If there’s one thing Dolly Parton has learned in her five decades-plus country music career it is this: Touring is fun.
“It’s really like a paid vacation,” said Parton, 68, whose “Blue Smoke” world tour brings her to Phoenix’s Comerica Theatre on Tuesday. “You work a couple hours at night and then you have the days off to do as you please to sightsee or whatever. … My band and I, we go out and sightsee. We go to all the points of interest everywhere we are.”
It’s not likely she will have any time this week to hit the Grand Canyon or any other Arizona tourist hot spots. Next week, she heads to New Zealand and Australia for a string of dates that will keep her Down Under through February.
Her timing is no coincidence. The Tennessee native, whose career has spanned country, gospel, pop and bluegrass music and acting in movies, is hitting Australia while it’s summertime.
“It’s beautiful, warm summer,” she said in an interview in late November, “and we’ll miss all this cold-ass weather here in Nashville. And when I get back, it will be coming spring.”
This is Parton’s most extensive tour in years and one that will take her throughout the United States this spring and back overseas to Europe in June.
She’s touring on her forthcoming album “Blue Smoke,” which she will release in Australia at month’s end and in the U.S. in May. The album includes seven or eight self-penned songs from Parton, the master of songwriting. Her treasure trove of hits includes the classic “Jolene,” “I Will Always Love You” that the late Whitney Houston turned into a chart-busting pop ballad, and “9 to 5,” the title song from the 1980 movie she starred in with Jane Fonda and Lily Tomlin.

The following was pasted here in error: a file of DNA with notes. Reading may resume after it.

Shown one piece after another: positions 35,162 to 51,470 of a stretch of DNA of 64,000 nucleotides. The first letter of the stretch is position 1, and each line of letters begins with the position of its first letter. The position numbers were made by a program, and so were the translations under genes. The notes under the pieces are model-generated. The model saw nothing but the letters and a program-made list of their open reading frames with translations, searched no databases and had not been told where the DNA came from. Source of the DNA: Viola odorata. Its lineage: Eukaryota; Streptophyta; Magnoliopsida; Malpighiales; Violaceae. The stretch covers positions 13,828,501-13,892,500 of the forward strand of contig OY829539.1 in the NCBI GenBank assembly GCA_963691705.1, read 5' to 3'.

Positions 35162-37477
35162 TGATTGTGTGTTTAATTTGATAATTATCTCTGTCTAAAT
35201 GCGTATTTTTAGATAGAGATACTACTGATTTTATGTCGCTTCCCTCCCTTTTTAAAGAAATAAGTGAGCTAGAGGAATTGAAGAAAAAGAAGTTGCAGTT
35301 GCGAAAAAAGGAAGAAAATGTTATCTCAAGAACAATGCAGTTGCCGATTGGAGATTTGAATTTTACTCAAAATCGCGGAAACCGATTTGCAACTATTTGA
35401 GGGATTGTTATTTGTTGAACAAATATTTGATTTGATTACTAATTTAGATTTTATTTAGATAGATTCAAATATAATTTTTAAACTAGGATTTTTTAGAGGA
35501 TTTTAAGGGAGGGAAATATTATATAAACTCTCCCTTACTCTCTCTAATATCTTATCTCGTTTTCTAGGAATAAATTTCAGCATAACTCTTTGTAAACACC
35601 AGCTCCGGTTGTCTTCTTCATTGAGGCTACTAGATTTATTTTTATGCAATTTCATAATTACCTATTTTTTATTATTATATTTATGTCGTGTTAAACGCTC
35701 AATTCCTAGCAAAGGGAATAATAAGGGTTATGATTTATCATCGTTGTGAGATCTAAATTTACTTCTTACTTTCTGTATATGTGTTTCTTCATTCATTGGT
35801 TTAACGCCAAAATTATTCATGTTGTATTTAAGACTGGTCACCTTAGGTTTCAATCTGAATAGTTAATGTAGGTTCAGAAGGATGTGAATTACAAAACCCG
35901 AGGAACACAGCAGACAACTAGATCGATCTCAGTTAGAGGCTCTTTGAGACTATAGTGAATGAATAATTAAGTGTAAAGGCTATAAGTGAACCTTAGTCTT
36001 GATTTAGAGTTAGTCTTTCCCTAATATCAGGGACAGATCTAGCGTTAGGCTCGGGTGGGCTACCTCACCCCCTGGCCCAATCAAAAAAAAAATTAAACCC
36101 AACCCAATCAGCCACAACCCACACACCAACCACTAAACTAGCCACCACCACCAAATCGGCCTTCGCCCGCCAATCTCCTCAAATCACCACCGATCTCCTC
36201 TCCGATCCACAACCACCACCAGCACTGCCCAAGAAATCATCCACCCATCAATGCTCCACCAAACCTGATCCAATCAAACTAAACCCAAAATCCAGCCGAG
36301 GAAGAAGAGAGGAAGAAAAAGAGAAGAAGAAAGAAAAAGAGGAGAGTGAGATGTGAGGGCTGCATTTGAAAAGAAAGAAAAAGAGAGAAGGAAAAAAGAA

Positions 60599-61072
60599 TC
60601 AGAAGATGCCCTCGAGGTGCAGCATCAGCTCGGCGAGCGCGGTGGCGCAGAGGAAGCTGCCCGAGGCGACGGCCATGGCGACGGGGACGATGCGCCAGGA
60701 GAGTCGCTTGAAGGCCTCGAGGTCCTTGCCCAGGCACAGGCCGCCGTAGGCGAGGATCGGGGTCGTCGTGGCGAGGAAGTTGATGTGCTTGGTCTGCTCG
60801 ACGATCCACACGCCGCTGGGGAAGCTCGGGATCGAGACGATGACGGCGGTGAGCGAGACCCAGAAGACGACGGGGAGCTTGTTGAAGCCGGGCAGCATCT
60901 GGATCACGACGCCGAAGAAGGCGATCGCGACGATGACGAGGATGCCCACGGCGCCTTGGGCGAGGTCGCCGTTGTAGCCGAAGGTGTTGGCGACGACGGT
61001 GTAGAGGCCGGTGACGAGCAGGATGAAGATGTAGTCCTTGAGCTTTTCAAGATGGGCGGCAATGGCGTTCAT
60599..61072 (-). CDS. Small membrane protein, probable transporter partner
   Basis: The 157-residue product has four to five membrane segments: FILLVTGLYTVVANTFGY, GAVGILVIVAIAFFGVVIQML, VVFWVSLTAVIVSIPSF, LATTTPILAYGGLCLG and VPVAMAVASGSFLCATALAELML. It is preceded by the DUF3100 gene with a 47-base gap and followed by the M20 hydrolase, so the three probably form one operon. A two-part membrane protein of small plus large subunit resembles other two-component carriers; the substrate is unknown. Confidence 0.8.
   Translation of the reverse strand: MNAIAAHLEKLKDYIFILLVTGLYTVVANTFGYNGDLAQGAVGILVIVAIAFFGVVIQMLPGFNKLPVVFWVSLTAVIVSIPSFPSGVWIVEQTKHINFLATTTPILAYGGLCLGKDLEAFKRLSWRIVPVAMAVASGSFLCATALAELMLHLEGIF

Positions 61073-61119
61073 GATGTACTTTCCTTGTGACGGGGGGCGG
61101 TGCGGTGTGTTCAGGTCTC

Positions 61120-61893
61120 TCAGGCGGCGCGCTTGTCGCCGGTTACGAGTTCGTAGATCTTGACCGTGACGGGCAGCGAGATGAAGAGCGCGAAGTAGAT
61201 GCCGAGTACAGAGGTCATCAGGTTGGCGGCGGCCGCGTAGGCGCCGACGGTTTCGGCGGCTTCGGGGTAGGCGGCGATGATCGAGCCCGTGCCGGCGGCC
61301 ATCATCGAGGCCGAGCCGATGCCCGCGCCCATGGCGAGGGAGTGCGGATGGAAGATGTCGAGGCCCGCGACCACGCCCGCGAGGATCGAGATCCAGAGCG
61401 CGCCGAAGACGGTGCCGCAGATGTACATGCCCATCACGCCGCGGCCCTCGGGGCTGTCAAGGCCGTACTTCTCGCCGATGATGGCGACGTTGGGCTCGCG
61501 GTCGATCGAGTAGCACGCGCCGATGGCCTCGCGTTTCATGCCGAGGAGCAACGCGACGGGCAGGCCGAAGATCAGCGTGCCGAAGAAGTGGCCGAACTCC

But she also does a couple covers including a countrified gospel turn at Bon Jovi’s rocking “Lay Your Hands On Me.”
“We kind of bluegrassed that up, countrified it a little and turned it into a gospel tune, which I’m very proud of,” Parton explained. “You know how I love to do those cover songs like ‘Shine’ and ‘Stairway to Heaven.’ Take those old songs and Dollify them a little bit. This one turned out real good.”
Parton remembers calling up Bon Jovi frontman Jon Bon Jovi and bandmate Richie Sambora, who co-wrote the song. “I said ‘Look, I just think this would make the greatest gospel song. So how ‘bout you boys let me put this together and let’s do us a good gospel tune,’” she recalled.
The song will be on the setlist, which will include Parton’s hits as well as her bluegrass songs.
“I am always amazed at how much fun (performing) really is and how much I really do still enjoy it,” she said. “Because I just love that audience/artist participation. I love those fans that have kept me in business all these years, paid all my bills. ... They feel like they know me and that’s just fun.”